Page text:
Garden journal entry
|March 20, 2017. Happy New Year! Oops, is it really late March? I guess I have been severely delinquent for many months now, but I expect to be posting here a good bit more frequently now. It's a new growing season in a new house in a new part of the country, and the time for "wait and see" has come and gone: we gotta build a garden!|
Back in the fall, we visited a few nurseries and picked up plants that were mostly unfamiliar to us – tender perennials, perhaps so tender that their survival even in our current zone 8B garden was dubious. All part of the learning curve.
When the first harder freeze arrived in early January (a night with sustained temperatures into the mid-20s – no big deal in our previous garden, but a rather significant event here), our new plantings, which had been going strong until then, collectively took a hit. Our nice new lemon tree was toast (we replaced it with a couple of satsuma oranges, which are much hardier), and the tropical foliage plants were all killed to the ground, except for the sago palm, which despite its label which suggested any frost would kill it stayed brilliant green. Fast forward a couple months, and most of those tropicals are starting to reappear – the tropical milkweed, the firecracker plant, and the variegated ginger all popped up with new growth by mid-February. But the cordylines seemed definitely dead – so much so that I planted a couple of (equally red) pennisetums in their place. So I was tickled to see that they too ultimately survived, pushing up a few tentative blades from where their stalks died. I have no idea how quickly they will grow to a reasonable size, but it's good to know that even in Houston, late winter and spring is a season of eagerly anticipating regrowth. It gives me new energy to tackle the project ahead of me: creating a new garden that will invite us outside, hopefully even in the heat of Houston's summer.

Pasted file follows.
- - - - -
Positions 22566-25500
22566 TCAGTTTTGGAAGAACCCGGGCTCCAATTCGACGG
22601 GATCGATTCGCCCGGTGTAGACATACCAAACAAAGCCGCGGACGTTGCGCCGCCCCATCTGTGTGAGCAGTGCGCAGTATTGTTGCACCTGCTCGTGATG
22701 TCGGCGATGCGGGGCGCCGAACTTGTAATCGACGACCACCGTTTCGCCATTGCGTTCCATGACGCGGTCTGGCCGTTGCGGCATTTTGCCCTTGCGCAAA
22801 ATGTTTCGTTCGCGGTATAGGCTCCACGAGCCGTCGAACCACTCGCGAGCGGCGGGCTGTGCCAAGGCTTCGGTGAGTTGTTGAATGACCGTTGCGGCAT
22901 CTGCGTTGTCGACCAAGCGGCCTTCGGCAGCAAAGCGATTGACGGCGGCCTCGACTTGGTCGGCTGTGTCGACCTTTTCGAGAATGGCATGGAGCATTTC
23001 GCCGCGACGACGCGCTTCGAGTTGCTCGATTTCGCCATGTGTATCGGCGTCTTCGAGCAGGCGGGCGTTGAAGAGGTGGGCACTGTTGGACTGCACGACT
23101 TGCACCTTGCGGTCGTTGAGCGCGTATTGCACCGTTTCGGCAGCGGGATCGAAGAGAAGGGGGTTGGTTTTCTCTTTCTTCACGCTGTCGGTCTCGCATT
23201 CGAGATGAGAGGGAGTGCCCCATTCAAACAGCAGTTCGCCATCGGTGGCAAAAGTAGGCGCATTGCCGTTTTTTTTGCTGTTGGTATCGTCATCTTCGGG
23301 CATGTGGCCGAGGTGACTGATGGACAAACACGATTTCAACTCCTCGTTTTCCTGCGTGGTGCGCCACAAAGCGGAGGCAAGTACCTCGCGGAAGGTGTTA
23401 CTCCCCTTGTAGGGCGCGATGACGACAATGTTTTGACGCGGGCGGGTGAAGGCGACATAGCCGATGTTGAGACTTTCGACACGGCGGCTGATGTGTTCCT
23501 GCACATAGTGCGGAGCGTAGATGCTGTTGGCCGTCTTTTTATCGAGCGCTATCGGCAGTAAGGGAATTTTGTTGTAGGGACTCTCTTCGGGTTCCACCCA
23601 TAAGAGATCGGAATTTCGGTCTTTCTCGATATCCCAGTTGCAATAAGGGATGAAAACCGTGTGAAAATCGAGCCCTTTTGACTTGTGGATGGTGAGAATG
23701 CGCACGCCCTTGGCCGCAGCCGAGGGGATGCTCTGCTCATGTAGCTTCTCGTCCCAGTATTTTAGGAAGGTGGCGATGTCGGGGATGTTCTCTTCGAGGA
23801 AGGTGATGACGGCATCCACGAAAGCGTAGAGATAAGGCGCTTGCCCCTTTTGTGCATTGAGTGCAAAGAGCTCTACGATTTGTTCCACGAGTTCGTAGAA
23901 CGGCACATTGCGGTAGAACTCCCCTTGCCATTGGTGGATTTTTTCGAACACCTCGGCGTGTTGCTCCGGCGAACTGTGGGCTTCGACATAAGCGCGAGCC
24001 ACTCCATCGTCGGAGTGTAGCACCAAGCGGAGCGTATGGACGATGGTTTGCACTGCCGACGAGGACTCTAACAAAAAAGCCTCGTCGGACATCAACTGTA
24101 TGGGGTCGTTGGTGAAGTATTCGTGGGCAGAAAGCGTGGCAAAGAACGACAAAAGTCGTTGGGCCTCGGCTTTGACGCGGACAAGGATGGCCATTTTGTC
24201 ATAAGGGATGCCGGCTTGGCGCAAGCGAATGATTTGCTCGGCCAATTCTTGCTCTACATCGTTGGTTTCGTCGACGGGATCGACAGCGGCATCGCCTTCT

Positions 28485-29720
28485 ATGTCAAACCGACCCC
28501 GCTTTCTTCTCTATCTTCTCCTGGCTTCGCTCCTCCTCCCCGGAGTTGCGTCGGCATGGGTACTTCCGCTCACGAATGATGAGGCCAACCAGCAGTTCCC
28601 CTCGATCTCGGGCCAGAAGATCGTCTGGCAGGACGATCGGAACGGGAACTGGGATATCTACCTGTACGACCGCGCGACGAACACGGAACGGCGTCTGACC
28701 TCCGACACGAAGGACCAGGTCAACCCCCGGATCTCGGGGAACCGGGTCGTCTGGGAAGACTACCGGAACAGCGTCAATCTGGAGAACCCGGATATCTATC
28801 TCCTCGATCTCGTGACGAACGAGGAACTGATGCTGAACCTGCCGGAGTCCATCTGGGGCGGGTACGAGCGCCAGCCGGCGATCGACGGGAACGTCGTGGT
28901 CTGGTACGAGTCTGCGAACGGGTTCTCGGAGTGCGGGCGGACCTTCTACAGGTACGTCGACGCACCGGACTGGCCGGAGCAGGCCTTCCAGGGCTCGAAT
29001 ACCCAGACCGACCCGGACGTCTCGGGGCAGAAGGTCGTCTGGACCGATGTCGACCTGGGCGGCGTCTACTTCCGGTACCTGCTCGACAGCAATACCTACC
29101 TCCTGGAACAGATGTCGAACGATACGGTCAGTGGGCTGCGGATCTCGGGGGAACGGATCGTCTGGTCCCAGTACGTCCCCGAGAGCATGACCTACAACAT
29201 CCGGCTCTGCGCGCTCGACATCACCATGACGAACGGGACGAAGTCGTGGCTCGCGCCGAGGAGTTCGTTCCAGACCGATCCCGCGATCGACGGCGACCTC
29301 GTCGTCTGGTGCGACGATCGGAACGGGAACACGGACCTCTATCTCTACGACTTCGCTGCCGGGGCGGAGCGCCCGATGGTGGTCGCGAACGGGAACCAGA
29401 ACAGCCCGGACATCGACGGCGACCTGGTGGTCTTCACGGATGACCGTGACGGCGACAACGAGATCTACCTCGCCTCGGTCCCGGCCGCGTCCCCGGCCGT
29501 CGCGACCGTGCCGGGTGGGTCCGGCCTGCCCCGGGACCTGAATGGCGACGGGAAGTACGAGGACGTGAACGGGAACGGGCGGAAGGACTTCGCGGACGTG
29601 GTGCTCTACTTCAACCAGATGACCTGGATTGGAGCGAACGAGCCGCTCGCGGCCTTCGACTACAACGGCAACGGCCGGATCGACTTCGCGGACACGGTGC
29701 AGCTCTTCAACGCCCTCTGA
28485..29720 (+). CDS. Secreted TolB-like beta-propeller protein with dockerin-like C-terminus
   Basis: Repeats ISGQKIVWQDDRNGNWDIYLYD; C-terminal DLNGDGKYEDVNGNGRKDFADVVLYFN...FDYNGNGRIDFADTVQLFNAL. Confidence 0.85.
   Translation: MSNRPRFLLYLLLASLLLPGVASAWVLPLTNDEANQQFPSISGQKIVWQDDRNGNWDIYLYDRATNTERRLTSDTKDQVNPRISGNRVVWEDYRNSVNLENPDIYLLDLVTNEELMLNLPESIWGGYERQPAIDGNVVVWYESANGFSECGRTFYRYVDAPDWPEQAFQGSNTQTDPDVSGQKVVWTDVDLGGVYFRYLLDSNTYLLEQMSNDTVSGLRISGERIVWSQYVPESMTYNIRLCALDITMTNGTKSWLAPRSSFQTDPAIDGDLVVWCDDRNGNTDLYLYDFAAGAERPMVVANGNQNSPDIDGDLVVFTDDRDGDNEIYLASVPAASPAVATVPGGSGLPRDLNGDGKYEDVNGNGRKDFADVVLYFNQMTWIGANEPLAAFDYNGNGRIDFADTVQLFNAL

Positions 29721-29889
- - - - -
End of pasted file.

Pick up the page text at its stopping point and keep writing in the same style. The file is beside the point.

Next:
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|j.w. plankeel ||Mar 26, 2017||Great, you did start work on the new garden. Just did not share it. A few degrees of frost should not harm too many plants if daytime temperature is far above 50Â°. so you should have a lot of choice of suitable plants. How did the heat of summer affect the plants (and you)? Over here (Netherlands) we hope to reach 65Â° for the first time this year in a few days, but minimum this winter was 20Â° (for 72 hours).|
We have yet to go through a full season of gardening in Houston, so I'll reserve my judgment until I see how plants fare in the worst heat of summer. You are right that most traditional perennials (even tender ones from say the mediterranean region) can handle the occasional frost. But that's not necessarily true for tropicals. Those tend to be very conservatively labeled (for example, the sago palm we bought said to not expose to temperatures below 40F - while it got through our winter freeze just fine). So we'll be learning by trial and error to some extent.
September 09, 2009